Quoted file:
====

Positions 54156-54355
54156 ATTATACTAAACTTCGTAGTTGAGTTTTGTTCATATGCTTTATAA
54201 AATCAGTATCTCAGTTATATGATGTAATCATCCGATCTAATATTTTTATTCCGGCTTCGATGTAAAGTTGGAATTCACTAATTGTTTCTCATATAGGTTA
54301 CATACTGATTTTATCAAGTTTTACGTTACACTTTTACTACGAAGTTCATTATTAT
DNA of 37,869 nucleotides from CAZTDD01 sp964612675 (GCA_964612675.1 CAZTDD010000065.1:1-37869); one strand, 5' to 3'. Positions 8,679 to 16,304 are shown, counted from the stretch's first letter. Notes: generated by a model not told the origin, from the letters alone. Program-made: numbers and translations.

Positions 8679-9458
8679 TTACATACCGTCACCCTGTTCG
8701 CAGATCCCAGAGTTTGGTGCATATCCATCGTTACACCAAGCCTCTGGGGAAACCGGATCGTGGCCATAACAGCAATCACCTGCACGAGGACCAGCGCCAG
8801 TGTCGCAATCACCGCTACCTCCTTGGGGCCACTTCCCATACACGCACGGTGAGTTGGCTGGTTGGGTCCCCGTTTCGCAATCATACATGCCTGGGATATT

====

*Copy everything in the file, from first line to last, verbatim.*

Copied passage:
Positions 54156-54355
54156 ATTATACTAAACTTCGTAGTTGAGTTTTGTTCATATGCTTTATAA
54201 AATCAGTATCTCAGTTATATGATGTAATCATCCGATCTAATATTTTTATTCCGGCTTCGATGTAAAGTTGGAATTCACTAATTGTTTCTCATATAGGTTA
54301 CATACTGATTTTATCAAGTTTTACGTTACACTTTTACTACGAAGTTCATTATTAT
DNA of 37,869 nucleotides from CAZTDD01 sp964612675 (GCA_964612675.1 CAZTDD010000065.1:1-37869); one strand, 5' to 3'. Positions 8,679 to 16,304 are shown, counted from the stretch's first letter. Notes: generated by a model not told the origin, from the letters alone. Program-made: numbers and translations.

Positions 8679-9458
8679 TTACATACCGTCACCCTGTTCG
8701 CAGATCCCAGAGTTTGGTGCATATCCATCGTTACACCAAGCCTCTGGGGAAACCGGATCGTGGCCATAACAGCAATCACCTGCACGAGGACCAGCGCCAG
8801 TGTCGCAATCACCGCTACCTCCTTGGGGCCACTTCCCATACACGCACGGTGAGTTGGCTGGTTGGGTCCCCGTTTCGCAATCATACATGCCTGGGATATT